After Hours: Tim Booth

|  December 15, 2013
Tim Booth

Terminix pest technician and volunteer firefighter Tim Booth says both occupations may seem worlds apart, but they’re similar.

When he’s not protecting customers from pests, Tim Booth is ready to rush into burning homes saving people from fires.

Pest management professionals (PMPs) protect public health and customers’ homes from pests. But Terminix pest technician Tim Booth, who doubles as a volunteer firefighter, helped save one woman from her burning home.

Booth, a New Start Pest Control Technician (which means he provides initial treatments for new accounts), had completed the inside of a customer’s home in Clinton, Miss., and was treating the outside perimeter when he heard a popping sound coming from down the street.

“It sounded like bubble wrap,” Booth says.

It didn’t initially dawn on him what was going on, but when it got louder, he turned around and saw black smoke. At the same time, a boy across the street began yelling to his mother to call the fire department. That’s when Booth jumped into action.

“The boy’s mom was trying to get the lady out of the house, and she was trying to go back in,” Booth says. “I said, ‘Is there something you need in the house?’ She said, ‘Yes, my medication.’”

Booth cracked the door to check for smoke and flames, then carefully entered the home. He went in and found the bedroom, where he was told he could find the medication. He did, and grabbed them.

Tim Booth

As a volunteer firefighter, Tim Booth helped save one woman from her burning home.

Back outside, Booth found the woman pacing in her driveway. She stopped and looked back at the fire. Worried she might head back into the house, he tried to move her away.

“I said, ‘This fire is getting hot. Let’s get you across the street,’” he says.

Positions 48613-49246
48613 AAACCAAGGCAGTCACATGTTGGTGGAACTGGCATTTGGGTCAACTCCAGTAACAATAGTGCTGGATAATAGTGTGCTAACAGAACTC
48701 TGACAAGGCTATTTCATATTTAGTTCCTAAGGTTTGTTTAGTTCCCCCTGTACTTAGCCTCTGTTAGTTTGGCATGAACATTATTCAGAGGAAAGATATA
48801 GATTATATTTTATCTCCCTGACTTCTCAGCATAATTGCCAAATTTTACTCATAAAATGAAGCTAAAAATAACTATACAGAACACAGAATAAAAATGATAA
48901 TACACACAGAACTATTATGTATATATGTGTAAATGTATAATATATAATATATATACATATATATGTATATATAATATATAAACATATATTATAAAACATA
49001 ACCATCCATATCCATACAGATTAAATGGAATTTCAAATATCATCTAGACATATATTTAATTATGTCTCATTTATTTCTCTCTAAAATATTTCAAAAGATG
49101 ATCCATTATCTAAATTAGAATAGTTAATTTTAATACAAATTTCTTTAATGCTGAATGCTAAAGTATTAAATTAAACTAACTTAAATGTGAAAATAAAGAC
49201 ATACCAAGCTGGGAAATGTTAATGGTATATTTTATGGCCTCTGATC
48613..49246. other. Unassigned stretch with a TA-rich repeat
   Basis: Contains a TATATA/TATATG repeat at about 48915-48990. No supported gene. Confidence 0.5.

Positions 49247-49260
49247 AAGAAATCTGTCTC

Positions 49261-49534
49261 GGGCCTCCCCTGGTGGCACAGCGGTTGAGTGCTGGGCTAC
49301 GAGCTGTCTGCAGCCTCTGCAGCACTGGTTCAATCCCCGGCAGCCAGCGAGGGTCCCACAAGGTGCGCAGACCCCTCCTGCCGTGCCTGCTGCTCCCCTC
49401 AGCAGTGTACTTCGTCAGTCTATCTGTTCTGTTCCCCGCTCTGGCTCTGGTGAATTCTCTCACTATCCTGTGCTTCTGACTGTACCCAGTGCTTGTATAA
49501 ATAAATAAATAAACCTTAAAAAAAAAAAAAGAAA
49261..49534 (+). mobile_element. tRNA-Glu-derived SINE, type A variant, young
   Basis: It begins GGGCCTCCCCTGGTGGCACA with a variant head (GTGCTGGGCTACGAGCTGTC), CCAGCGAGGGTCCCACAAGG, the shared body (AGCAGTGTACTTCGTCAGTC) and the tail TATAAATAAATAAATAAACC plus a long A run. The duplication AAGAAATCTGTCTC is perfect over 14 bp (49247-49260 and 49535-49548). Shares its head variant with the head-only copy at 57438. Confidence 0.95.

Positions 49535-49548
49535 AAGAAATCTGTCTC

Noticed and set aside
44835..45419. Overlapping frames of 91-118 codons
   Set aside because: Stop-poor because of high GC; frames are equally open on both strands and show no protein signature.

Just then, a police officer arrived and guided the woman across the street. The woman looked at Booth and said, “There’s one more thing I’ve got to have.”

Booth checked the door for flames and smoke again, walked back into the home, grabbed a bag with some personal items and hightailed it out of the burning structure.

“By that time, the fire was going pretty good,” Booth says. “I was not going back in the house.”

The fire department showed up a few minutes later, and Booth immediately offered his services. He started pulling out a 5-in. line and helped them hook it to the truck. Once the situation was under control, Booth returned to his customer. The entire ordeal had happened in 15 minutes.

Booth finished with his customer and walked back up the street to check on the woman. She was staying with a neighbor. Fortunately, the fire was contained to the garage. At press time, the cause was still unknown and under investigation.

After being with more than 200 emergencies, it’s been suggested to Booth that he become a full-time firefighter. While that is not his plan, he continues to take training classes, learning to raise and lower ladders and how to forcibly enter both inward and outward opening doors. He has a bit of hazardous materials training, and knows how to extricate victims trapped in a car with hydraulic rescue tools Jaws of Life.

While pest technician and firefighter might seem occupations worlds apart, Booth says they’re similar.

“We’re customer driven at Terminix,” Booth says. “That’s what I strive to be as a firefighter. We help people. We’re in the customer service business.”

Jacobs is a contributor to PMP. Contact him at


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